Metal Casting Technologies : Whos who September 2012
54 www.metals.rala.com.au maintain the choke (the point of maximum velocity) at the correct point in the gating system. This will generally ensure the correct rate of flow in all portions of the gating system, with liquid metal delivered at the required flow rate into the casting cavity. The next piece of information required for gating calculations is the height through which the metal will drop. In the case of horizontal gating, this is the effective height of the sprue (the vertical pipe down which the metal initially flows). For vertical gating, this may be the cumulative height from the top of the mould down to each component. In any case, the velocity of the metal after falling through this height can be calculated from a fairly simple relationship: V = √(2gH) Where: V = velocity, g = acceleration of gravity H = height through which the liquid has fallen This formula is based on basic Newtonian physics, and describes the velocity of any body free-falling in a gravitational field. Now, given the known velocity and the known volumetric flow rate, the cross-sectional area of flow of the liquid metal can be calculated simply from the following equation: Flow Area = Volumetric Flow Rate/Velocity This is the basic calculation which is used in gating design. When calculating flow areas, consideration must also be given to shape efficiencies and friction losses. According to research, for example, a square tapered sprue has an efficiency of around 74%; this means that an area calculated according to the above formula must be increased by a factor of (1/0.74) or 1.351 to account for the energy losses associated with flowing through this type of shape. Also, in flowing through runner systems, the liquid metal loses energy through friction with the channel walls. This friction loss, which is usually expressed as a percentage, must be compensated for by increasing the area of the downstream runner segments. Balancing flow rates on all levels As the flow rate at each level is proportional to the height the metal stream has fallen and the cross sectional area of the choke at that level, it follows that a countermeasure to variable flow rates at different levels in the mould is to proportion the choke Fig 4. Mould Filling sequence at 50% filled Fig 6. Mould Filling sequence at 90% filled Fig 5. Mould Filling sequence at 75% filled Fig 7. Colour representation of Fill Time.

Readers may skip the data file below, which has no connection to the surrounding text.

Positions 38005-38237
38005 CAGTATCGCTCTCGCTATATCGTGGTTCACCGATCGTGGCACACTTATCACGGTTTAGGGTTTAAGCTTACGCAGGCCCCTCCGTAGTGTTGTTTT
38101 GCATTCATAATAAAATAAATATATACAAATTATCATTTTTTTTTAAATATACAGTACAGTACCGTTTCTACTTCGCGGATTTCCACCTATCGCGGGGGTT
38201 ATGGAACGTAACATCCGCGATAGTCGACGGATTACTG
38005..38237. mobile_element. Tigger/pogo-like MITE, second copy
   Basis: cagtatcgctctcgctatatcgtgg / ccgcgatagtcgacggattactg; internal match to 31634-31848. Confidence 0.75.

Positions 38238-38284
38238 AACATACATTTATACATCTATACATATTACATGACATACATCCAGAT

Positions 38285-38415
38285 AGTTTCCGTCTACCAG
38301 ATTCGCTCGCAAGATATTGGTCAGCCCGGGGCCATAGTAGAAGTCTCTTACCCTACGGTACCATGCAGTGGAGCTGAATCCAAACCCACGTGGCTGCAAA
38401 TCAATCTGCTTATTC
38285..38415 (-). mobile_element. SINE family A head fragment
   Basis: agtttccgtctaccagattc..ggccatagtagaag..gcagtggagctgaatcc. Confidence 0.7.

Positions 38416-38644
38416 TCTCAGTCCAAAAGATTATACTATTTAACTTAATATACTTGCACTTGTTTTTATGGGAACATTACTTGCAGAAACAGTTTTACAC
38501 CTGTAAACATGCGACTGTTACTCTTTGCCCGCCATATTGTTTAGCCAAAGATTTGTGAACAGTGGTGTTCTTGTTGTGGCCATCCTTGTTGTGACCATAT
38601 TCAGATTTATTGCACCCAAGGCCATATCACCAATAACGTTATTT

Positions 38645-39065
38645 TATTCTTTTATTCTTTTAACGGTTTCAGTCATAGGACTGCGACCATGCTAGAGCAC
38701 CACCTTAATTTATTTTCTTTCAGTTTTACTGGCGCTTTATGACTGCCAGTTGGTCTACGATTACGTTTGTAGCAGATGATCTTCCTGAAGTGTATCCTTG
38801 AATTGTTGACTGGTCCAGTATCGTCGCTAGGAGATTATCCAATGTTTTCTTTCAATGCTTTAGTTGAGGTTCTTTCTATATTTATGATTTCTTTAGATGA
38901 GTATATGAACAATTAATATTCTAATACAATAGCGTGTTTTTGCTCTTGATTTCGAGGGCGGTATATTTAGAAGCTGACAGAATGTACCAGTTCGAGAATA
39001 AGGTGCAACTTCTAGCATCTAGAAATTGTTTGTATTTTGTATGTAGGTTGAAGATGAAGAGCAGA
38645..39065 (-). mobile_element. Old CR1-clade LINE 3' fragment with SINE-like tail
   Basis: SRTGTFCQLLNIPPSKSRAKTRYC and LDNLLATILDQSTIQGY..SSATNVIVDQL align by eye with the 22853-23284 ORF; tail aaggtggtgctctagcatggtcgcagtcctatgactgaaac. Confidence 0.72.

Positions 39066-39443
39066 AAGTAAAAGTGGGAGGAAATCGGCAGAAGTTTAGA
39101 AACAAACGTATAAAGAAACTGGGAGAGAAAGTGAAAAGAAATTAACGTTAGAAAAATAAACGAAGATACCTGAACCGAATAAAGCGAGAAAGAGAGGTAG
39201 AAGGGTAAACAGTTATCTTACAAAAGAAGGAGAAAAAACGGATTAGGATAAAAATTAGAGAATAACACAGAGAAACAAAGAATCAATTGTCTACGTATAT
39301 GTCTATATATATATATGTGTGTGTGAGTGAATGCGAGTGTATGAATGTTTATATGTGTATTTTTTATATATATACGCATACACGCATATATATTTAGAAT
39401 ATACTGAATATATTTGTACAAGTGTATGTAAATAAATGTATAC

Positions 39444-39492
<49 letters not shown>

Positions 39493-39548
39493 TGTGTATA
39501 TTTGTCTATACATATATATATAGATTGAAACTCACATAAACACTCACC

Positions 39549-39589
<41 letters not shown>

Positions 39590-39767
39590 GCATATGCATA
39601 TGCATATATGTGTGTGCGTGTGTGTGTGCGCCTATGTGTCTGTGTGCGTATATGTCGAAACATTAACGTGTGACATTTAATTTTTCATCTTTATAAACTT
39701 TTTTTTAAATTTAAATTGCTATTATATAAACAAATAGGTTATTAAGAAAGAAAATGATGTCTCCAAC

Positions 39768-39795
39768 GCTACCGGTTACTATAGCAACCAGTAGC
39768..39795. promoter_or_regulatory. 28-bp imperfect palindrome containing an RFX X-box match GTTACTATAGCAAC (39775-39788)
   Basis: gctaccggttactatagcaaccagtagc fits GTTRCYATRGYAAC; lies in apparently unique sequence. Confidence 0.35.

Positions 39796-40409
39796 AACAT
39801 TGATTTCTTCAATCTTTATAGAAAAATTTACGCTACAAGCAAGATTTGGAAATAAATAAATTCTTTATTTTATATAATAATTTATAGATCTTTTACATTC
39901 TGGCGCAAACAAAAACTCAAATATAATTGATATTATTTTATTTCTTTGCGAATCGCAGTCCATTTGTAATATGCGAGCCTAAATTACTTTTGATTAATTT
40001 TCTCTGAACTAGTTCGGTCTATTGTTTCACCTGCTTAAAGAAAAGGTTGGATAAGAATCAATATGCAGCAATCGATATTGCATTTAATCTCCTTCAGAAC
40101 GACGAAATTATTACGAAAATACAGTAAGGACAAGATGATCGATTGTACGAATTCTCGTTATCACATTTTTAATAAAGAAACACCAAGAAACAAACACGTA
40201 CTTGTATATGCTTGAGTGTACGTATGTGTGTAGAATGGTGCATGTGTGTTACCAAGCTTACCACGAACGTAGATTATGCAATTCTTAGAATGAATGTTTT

Whos who September 2011